From the outset there are similarities between the appointments of Leonardo and Guardiola, but in reality they differ greatly. Guardiola as a Coach came equipped with all the relevant FIFA coaching qualifications – Leonardo did not. Guardiola – albeit with Barca’s stable side – had previous managerial experience – Leonardo did not. Guardiola inherited a side packed with world class talent, which needed refreshing and reforming – Leonardo did not. As one of Calcio’s nice guys, it would be good to see Leonardo granted time and patience from his employers. Whether President Berlusconi knows the meaning of time and patience is another matter.
Also this week, former Azzurri hitman Christian Vieri lifted the lid on his deadly strike partnership with o Fenomeno Ronaldo. Despite playing only a handful of games together in three seasons at Inter, it seems the pair enjoyed a prolific scoring partnership…at least off the field. Bobo revealed: “We went back home at between five and six in the morning. We went clubbing, and then I used to sleep for a couple of hours and went on to the pitch to train.” It might not be a surprise to find out that Vieri is currently suing his former employers for allegedly hiring a private eye to follow him around and tap his phone calls. Do you really wonder why?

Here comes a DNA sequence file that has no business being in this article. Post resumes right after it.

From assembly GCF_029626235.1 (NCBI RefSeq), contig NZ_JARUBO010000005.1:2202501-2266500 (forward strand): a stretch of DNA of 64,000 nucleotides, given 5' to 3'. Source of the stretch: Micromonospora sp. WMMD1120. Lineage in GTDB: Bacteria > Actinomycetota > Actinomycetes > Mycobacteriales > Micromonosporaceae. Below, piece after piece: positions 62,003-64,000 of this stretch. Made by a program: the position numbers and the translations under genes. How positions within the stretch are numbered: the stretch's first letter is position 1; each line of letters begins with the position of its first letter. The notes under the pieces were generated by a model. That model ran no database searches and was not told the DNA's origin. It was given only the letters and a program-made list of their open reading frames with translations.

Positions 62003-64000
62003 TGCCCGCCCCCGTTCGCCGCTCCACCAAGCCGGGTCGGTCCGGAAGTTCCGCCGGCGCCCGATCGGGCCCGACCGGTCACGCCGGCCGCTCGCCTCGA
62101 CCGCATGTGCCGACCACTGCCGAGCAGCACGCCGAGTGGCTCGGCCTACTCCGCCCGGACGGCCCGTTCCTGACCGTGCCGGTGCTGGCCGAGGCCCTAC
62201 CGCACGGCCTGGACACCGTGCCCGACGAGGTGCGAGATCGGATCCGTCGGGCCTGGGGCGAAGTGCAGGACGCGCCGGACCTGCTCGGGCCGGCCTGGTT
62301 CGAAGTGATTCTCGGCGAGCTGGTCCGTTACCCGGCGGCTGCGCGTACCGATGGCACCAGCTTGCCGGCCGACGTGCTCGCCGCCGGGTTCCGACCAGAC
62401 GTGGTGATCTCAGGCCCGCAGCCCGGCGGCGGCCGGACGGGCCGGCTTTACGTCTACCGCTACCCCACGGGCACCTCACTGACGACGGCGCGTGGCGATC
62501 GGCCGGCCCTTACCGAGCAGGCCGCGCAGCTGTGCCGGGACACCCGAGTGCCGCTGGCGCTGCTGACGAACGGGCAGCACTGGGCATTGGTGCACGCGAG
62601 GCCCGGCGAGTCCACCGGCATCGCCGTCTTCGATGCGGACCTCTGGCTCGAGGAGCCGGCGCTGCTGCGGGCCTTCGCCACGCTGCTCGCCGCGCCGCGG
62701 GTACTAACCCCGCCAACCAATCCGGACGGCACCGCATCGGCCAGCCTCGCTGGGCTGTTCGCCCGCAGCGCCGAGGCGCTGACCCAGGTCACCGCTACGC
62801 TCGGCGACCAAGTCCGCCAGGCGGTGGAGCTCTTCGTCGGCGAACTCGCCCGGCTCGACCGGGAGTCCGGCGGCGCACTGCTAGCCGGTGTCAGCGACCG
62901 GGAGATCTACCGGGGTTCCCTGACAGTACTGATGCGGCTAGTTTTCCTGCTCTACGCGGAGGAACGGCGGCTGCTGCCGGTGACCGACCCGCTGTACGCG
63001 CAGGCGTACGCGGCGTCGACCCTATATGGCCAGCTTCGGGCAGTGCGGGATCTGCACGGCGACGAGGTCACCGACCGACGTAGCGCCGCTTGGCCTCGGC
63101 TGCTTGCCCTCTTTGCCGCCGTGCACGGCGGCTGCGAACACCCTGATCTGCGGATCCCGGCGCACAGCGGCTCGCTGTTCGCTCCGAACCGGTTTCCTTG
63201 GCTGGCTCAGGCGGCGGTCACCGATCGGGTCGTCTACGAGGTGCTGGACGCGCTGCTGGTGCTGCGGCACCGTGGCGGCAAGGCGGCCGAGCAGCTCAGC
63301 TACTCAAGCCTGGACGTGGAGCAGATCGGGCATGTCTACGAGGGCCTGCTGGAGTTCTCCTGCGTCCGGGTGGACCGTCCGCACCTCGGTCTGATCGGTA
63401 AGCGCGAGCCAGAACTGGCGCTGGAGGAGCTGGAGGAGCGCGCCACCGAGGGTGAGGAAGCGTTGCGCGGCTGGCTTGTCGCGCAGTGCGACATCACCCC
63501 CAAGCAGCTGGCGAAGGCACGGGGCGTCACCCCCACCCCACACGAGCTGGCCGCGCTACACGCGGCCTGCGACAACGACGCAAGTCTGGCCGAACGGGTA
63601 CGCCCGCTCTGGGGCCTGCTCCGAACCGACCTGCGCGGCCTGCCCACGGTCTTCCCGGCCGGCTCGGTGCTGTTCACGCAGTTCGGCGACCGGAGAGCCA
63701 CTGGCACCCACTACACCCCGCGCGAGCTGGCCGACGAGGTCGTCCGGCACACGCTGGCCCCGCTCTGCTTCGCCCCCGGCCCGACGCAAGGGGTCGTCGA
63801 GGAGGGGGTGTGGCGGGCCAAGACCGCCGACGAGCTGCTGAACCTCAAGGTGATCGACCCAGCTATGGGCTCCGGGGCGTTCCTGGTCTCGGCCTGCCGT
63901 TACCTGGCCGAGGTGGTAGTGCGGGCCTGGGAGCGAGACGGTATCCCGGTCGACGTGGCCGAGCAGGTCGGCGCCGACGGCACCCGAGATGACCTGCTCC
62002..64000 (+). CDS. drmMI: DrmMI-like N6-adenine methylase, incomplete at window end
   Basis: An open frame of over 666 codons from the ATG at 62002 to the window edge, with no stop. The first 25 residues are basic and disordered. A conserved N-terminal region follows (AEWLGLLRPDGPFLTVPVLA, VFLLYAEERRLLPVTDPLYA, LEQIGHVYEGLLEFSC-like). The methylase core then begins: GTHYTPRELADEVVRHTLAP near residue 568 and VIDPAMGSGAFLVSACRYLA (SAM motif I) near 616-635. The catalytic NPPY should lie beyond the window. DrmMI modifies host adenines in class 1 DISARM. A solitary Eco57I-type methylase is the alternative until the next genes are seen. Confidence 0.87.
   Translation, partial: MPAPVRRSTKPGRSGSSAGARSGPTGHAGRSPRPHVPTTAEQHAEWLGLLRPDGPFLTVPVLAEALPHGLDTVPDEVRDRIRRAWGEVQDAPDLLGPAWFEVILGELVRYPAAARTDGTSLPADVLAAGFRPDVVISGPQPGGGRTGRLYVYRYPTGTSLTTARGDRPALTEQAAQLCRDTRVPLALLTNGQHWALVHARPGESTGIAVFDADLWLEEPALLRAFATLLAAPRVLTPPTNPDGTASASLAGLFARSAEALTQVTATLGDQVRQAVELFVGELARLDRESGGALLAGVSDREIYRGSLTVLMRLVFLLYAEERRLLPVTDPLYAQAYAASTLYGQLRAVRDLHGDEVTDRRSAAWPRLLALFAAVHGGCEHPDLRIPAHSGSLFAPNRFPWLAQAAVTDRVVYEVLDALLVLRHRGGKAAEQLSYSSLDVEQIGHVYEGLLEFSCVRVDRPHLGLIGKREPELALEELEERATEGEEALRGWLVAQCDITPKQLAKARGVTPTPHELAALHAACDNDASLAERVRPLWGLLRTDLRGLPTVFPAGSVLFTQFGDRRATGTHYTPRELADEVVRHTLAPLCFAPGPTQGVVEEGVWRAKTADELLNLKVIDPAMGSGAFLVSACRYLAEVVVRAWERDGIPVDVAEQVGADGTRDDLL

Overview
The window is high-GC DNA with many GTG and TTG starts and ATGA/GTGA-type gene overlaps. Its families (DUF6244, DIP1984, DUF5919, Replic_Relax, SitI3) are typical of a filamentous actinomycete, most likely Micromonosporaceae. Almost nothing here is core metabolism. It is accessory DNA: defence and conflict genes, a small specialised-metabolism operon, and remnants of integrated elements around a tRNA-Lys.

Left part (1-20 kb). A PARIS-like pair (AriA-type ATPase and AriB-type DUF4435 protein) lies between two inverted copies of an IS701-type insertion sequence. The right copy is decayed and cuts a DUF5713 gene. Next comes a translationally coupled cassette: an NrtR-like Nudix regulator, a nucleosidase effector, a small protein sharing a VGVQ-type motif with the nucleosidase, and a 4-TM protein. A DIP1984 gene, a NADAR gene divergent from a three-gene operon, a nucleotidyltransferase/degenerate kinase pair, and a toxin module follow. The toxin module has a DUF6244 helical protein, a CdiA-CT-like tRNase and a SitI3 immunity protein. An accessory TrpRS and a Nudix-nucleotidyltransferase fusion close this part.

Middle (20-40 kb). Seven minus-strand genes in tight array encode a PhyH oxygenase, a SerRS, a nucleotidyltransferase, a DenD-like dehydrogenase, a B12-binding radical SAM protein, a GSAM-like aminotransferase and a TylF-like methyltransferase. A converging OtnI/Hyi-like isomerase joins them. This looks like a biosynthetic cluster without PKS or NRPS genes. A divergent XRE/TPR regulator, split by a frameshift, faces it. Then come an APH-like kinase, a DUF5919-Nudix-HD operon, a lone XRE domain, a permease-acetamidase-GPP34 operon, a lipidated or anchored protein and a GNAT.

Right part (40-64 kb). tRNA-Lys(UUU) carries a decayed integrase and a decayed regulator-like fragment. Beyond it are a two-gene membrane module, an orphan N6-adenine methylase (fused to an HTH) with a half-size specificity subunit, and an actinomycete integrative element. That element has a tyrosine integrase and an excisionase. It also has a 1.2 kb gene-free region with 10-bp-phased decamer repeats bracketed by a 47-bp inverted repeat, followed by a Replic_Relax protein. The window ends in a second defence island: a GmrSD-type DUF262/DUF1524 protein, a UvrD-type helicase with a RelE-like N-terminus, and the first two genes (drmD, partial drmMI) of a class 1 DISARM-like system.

Spare a thought for young Stevan Jovetic. Tuesday evening and the Fiorentina ace is going about his day job, scoring two goals in the Champions League to beat Liverpool, and the next thing he’s subject to mass hysteria about how good he’s going to be. Straight away he was being linked with moves to Manchester United and Real Madrid and excitable comparisons were drawn to Roberto Baggio and Dejan Savicevic. The ‘Montenegrin Messi’ is undoubtedly a fine player, who showcased his abilities superbly against Liverpool, but it is against such kneejerk media attention that careers can be ended before they’ve started. Just think of Antonio Cassano and Nicola Ventola amongst a host of others. Aged just 19, let the boy play football.
News from the Peninsula
Week 6-7 –
Milanese managerial mess – September 27 – October 3